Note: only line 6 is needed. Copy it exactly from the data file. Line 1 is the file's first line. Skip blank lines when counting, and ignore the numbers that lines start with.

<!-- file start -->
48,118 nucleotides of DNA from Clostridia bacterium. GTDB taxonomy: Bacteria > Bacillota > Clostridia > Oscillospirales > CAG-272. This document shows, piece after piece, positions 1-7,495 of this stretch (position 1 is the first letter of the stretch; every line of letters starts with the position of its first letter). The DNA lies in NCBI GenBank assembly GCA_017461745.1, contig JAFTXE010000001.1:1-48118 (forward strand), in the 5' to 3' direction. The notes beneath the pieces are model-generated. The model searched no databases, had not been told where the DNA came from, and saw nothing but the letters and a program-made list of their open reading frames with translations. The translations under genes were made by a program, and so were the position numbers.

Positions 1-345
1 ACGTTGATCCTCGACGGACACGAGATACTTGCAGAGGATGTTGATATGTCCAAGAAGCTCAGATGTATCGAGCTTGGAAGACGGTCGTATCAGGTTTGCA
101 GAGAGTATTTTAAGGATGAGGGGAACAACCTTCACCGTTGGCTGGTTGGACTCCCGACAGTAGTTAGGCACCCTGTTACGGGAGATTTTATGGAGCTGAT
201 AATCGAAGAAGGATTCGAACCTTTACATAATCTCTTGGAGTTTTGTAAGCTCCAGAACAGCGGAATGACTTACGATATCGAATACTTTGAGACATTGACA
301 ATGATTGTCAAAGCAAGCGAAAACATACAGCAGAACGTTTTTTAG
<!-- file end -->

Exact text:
301 ATGATTGTCAAAGCAAGCGAAAACATACAGCAGAACGTTTTTTAG